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Alternate History

Military of Kentucky (1983: Doomsday)

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300px-Fort Knox tank

Overview

All males over the age of 18 must serve at least two years in the Kentucky Armed Forces. There are exceptions however for those physically or mentally disabled. Their army is relatively strong as they have lots of equipment and many soldiers from the divisions stationed in the area in and around Fort Knox. There are also elements of the Indiana, Illinois, and Kentucky National Guard that were escorting refugees to safer areas who were absorbed into the Commonwealth's military.

Ground Forces

The Commonwealth's army uses M60 Patton and about a dozen M1 Abrams battle tanks. The army also uses the M113 Armored Personnel Carriers, M2 Bradley, LAV-25, Jeeps and other assorted trucks. In terms of artillery the M109 howitzer, M198 howitzer and also boast three M270 Multiple Launch Rocket System which had just been introduced a few months before Doomsday. Over the past few years the vehicles held in the Patton Museum in Fort Knox have been restored to working order. These include many old German, American, British and others tanks from the Second World War. After undergoing modernization some have been deployed into active service.

Some of the firearms used by the Kentucky Army include:

  • M2 Machine Gun (Browning .50 Caliber)
  • M1919 Machine Gun (.30-06 Caliber)
  • M240 Machine Gun (7.62mm)
  • Remington Model 870 shotgun
  • Springfield Armory M6 Scout
  • M16 rifle (5.56 mm)
  • M1911A1 pistol (.45)
  • Ithaca 37 shotgun
  • Colt Automatic Rifle-15 Military Weapons System (CAR-15)

Army Gallery


Air Force

The Kentucky air force boasts a wide variety of various aircraft including the F-16 Fighting Falcon and the C-5 Galaxy. However Kentucky mainly uses helicopters for military operations because they are light, durable, more fuel efficient and cheaper to build. P-51 Mustangs are built by government owned factories outside Fort Knox. Their are also two B-52 Stratofortresses in service in the heavy bomber role.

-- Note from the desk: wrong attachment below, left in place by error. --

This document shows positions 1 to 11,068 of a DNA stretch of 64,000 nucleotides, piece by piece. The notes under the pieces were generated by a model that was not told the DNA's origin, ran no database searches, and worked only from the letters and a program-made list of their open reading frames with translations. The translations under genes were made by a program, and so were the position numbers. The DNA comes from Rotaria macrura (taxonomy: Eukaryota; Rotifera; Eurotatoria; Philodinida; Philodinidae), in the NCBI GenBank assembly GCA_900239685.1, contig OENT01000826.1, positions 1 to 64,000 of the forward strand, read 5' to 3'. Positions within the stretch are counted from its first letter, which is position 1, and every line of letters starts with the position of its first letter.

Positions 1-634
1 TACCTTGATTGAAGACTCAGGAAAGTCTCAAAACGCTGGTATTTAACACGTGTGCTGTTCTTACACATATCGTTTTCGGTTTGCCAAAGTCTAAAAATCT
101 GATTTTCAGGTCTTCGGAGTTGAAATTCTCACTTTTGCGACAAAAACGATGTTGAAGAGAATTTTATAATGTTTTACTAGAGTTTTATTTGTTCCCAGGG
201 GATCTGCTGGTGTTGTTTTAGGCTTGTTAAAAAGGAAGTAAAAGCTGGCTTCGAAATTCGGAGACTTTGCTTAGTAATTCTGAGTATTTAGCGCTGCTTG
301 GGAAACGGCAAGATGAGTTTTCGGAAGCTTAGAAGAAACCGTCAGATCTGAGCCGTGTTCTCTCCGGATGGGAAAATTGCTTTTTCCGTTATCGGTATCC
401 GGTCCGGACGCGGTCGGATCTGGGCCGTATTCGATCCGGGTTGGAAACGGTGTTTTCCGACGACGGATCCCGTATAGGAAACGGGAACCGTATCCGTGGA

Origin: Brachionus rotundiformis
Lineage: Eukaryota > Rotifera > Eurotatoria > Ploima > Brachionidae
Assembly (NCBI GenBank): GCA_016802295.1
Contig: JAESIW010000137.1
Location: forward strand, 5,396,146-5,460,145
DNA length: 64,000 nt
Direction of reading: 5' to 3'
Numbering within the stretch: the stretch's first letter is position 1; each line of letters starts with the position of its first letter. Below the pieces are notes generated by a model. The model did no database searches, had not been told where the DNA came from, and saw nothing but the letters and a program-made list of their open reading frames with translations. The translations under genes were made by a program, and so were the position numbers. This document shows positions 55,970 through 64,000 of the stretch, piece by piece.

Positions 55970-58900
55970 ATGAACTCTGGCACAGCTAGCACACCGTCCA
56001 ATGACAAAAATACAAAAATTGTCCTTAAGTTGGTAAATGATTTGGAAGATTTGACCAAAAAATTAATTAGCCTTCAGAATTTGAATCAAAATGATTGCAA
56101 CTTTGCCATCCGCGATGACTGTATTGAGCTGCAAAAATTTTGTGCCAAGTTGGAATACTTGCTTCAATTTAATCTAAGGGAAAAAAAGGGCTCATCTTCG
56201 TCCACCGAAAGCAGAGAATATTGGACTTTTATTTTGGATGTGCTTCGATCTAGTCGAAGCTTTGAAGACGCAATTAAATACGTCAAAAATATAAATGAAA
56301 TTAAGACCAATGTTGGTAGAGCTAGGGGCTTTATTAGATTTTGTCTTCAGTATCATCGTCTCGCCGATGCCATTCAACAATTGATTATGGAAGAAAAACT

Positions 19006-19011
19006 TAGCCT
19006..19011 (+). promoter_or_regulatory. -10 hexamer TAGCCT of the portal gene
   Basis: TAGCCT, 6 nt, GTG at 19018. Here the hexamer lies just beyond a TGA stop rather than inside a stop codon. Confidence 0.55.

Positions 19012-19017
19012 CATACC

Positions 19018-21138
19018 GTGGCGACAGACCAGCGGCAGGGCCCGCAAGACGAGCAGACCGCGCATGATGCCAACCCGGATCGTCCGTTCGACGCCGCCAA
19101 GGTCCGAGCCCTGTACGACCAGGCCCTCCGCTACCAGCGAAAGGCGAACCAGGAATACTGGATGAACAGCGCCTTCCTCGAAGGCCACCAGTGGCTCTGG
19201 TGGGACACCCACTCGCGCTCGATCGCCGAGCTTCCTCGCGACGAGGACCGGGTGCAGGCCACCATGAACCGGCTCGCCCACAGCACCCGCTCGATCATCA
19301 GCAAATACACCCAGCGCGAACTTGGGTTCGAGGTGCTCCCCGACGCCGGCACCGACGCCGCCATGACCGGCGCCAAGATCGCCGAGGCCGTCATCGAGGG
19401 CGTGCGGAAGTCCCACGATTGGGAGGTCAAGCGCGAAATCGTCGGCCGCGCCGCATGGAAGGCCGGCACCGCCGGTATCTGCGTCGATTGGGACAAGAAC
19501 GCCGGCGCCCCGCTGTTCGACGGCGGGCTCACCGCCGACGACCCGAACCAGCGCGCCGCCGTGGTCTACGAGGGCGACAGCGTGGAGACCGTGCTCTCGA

Air Force Gallery


Godman Army Airfield

Godman Army Airfield can accommodate many types of civilian and military aircraft.

Management of the Henslow's sparrow becomes a matter of protecting existing patches of habitat, which implies knowledge of the location of such patches. Although there are many grassy areas on Fort Knox, the only area previously known to be suitable habitat was near the Godman Army Airfield.

In 1938 the 12th Observation Squadron of the U.S. Army Air Corps was stationed at Godman Field. In 1942 the newly activated 73rd Observation Group, later to become the 10th Recce Group and Wing, was organized at Godman Field. The 7th Special Operations Squadron traces its lineage to the 27th Tactical Reconnaissance Squadron which was originally constituted as the 27th Observation Squadron on 1 July 1942 and activated on 17 July 1942 at Godman Field, KY. Tasked with aerial support for training ground forces, it was redesignated as the 27th Reconnaissance Squadron on 2 April 1943.